Curzon Line , the basis for the eastern boundary of Poland. It was first suggested in 1919 at the Versailles Peace Conference by Lord Curzon of Great Britain, who hoped to settle a long-standing border dispute between Russia and Poland. Curzon's proposal would have given Poland most of those areas inhabited by Polish majorities, but it did not recognize Poland's claims to territory populated by Russians.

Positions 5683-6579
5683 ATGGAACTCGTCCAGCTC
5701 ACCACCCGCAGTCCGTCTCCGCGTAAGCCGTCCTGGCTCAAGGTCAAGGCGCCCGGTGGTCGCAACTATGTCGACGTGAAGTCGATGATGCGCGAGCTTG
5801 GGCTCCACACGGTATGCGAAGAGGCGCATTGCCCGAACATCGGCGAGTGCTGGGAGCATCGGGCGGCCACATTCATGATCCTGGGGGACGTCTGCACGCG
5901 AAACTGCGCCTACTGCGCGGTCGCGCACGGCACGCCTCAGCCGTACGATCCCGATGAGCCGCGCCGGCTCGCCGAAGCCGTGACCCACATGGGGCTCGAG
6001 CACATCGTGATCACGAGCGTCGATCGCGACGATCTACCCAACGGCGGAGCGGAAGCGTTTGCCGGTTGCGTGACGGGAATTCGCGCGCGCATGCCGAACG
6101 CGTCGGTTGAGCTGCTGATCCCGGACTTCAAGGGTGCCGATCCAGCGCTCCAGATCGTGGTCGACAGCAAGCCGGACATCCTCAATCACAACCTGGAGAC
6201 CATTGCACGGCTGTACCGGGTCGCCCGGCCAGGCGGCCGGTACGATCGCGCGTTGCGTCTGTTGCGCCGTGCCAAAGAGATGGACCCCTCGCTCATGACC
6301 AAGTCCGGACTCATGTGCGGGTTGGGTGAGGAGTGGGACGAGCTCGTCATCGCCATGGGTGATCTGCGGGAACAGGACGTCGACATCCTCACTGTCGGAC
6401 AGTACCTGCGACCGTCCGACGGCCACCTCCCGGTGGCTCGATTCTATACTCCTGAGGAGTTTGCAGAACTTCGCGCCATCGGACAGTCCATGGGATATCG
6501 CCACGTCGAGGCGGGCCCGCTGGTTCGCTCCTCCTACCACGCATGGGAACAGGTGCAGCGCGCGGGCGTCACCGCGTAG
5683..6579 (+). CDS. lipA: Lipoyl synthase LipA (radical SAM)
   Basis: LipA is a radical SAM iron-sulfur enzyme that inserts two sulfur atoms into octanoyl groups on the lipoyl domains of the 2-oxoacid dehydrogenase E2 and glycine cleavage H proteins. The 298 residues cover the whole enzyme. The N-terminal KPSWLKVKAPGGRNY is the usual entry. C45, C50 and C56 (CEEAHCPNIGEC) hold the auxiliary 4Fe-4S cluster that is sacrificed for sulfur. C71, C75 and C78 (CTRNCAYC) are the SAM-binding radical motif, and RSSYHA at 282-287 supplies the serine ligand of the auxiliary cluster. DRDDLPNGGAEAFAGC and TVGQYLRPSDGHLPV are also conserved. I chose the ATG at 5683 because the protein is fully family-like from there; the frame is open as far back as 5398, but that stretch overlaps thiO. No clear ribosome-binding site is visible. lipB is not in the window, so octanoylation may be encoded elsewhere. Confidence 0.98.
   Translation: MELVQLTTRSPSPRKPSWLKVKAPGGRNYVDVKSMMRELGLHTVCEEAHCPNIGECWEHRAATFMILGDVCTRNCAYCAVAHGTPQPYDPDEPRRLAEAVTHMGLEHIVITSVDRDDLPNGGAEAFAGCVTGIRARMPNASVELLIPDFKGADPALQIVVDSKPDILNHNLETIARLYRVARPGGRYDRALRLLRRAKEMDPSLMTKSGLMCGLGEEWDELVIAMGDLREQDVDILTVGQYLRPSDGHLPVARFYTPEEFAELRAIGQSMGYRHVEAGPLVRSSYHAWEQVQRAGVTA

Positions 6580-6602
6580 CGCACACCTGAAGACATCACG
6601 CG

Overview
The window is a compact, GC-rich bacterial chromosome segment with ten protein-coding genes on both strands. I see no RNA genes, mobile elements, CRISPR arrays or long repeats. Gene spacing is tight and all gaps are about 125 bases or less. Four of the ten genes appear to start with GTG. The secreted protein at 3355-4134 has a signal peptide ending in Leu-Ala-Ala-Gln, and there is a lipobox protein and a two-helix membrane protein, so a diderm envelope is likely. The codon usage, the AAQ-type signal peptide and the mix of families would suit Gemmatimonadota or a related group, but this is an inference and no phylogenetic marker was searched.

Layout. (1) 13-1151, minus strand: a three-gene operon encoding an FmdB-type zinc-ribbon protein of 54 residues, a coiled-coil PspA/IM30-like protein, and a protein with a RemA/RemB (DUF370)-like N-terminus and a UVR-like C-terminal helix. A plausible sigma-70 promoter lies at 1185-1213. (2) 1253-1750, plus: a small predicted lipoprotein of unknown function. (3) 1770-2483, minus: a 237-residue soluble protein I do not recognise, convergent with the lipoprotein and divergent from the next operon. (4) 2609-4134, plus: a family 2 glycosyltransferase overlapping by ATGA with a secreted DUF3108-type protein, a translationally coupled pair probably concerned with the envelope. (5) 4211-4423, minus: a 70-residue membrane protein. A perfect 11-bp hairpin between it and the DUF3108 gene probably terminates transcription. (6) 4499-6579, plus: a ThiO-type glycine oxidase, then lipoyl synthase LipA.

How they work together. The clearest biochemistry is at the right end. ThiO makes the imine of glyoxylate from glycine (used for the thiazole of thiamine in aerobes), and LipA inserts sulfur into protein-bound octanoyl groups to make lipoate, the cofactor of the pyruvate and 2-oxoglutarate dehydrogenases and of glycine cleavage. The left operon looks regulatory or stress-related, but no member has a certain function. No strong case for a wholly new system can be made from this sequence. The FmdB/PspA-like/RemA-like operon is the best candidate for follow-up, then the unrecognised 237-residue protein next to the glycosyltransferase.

Dissatisfied, Poland seized Vilna, capital of Lithuania, and attacked Russia (1920). Poland and Russia finally agreed, under the Treaty of Riga (1921), to put the border about 100 miles (160 km) east of the Curzon Line. At the Yalta and Potsdam conferences (1945), Great Britain, the Soviet Union, and the United States reversed this arrangement. The Curzon Line, with small deviations, became the eastern boundary of Poland. In return for land given to the Soviet Union, Poland received German territory to the west.